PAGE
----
Today’s blog is for all you folk out there who asked for an insight into the everyday life of a jobbing writer. Yep, you know who you are. So relax; no challenging issues or troubling conundrums this week.
It has been absolutely roasting hot up here at night as well as by day, so sleep has been rather elusive. But hey, that’s had positive consequences. The old brain has had extra time to whir along, sorting, sifting, coming up with new ideas for the current book. Because yes, after the enforced break from serious writing to fulfill other responsibilities, I’m once more back in harness. And better still, the story has now picked up a momentum of its own.
OK, I created the characters originally, but they have now acquired birth certificates – passports even – of their own, and I’m simply taking dictation from them at a cracking pace. Watching and listening, wondering and exclaiming, as they go about their business and make decisions and interact. Smoke is leaking under the door of my study. Inside, the old word count is growing in a most gratifying way. I am not to be disturbed!
As you know I don’t do formulaic – against my principles. But aside from that, this book is completely different from all the others in several ways which is keeping me on my toes: Have I got the balance right? Will this be easily promoted? Is it clear what I’m trying to do? Are my characters distinctive enough? Its working title has already changed three times, which says something about the take-over bid Tonya, India and Chris have waged against me (it’s a three narrator story). They’ve hauled me into colourful and troubling situations already that require me to really think about my own values and prejudices and preconceptions. (Very good for the soul, a spot of heart-searching!) And enough to keep me awake irrespective of the temperature.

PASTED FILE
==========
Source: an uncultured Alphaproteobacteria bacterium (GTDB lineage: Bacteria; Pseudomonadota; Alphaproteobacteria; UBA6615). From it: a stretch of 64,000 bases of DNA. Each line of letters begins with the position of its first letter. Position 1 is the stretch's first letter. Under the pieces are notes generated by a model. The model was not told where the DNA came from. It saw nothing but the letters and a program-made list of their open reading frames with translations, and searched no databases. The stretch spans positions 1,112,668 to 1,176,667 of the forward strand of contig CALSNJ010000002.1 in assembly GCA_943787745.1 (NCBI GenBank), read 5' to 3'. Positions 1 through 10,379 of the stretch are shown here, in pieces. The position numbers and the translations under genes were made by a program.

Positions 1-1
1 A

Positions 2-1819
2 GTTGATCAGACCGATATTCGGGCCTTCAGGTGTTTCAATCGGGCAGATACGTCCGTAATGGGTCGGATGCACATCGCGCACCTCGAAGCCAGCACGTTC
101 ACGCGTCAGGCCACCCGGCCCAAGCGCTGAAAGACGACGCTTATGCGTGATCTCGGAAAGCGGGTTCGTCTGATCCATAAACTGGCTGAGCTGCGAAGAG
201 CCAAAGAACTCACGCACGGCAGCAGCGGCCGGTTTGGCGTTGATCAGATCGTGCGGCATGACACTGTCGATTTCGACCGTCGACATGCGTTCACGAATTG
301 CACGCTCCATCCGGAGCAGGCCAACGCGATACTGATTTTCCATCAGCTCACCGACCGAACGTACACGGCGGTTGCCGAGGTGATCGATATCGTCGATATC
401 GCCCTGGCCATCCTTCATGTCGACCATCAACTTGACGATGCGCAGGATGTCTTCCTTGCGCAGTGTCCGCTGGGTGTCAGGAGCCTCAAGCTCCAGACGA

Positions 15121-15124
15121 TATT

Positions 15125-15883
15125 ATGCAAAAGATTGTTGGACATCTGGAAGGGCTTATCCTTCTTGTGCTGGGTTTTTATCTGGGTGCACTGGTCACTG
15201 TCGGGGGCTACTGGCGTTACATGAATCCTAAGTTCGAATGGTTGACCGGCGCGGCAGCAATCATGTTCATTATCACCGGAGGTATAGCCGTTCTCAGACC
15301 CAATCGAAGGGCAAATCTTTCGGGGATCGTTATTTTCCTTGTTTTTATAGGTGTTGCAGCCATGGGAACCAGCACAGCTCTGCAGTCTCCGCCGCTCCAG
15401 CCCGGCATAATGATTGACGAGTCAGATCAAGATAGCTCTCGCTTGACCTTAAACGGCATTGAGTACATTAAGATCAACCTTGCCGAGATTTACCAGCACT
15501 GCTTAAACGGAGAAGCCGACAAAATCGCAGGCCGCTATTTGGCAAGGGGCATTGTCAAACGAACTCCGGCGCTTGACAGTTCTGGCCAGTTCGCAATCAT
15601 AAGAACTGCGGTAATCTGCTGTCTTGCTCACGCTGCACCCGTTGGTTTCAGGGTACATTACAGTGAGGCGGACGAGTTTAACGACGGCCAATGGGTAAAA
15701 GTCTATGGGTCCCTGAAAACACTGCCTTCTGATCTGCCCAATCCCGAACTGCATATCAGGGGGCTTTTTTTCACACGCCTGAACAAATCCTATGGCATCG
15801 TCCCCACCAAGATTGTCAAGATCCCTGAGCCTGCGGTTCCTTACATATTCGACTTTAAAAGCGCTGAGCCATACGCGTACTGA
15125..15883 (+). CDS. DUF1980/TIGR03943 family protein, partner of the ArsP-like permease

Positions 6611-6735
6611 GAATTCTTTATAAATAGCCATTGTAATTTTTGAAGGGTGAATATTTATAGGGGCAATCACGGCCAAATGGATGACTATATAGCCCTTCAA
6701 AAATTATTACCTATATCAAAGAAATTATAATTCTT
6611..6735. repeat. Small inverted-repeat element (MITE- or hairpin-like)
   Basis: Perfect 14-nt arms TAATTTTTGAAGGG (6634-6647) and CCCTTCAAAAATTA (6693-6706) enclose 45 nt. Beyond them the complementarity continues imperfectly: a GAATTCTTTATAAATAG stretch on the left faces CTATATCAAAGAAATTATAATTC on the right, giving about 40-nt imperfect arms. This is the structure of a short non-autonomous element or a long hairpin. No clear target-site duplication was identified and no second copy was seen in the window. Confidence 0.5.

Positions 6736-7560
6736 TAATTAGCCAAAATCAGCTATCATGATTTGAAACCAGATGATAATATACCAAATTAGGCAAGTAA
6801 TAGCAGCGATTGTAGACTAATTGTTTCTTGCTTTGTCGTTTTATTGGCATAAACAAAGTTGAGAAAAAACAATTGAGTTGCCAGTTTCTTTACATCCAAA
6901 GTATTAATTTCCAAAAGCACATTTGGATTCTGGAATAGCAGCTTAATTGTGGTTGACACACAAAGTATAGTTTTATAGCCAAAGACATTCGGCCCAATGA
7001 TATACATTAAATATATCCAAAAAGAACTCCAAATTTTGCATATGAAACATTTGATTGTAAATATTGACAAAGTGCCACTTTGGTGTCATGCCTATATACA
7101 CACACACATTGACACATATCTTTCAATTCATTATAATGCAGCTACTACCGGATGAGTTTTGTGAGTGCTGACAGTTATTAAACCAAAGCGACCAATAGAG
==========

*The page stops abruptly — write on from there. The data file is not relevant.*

I never divulge details of a story whilst it’s in the development stage but I don’t think I’d be jinxing anything if I let you know that I’ve steered away from a concentration on anorexia to a much broader look at body image issues. And boy, has that opened up a can of worms – several actually! Whereas I was a bit ambivalent, now I’m getting excited about where this is taking me. I want to know what happens!
I really must get back to watching teenage India grappling with her deep-seated angst …
Hmm. One of the entries on my perpetual calendar this week read: There can’t be a crisis next week. My schedule is already full. It resonated! Which led me to take stock of things – novel 9 in particular. And in truth the state of play vis-a-vis my writing at the moment is probably best captured by a little analogy: it looks rather like the construction site near where we live, which has been in a state of flux for almost a year now.
Roads are laid, then dug up again …
Other roads go nowhere …
Ground is cleared and then weeds over again …
Barriers are erected to protect areas actually being built, but there’s little to see when they come down again …
Heaps of material are deposited in various places but seem to remain untouched …
Glimpses appear of the final product but they remain a promise rather than a functional reality …
However, I like to hope that there’s a master planner at work behind this seeming inertia and mayhem, just as my brain is (I hope!) at work on the novel currently under construction, even though outwardly I am frolicking with grandchildren and entertaining summer visitors and going on holiday and … well, you get the picture. And I’m sure you’re perfectly capable of interpreting my little parable without me spelling it out. One day something well-planned and understandable and attractive will emerge triumphant. It will! IT WILL!!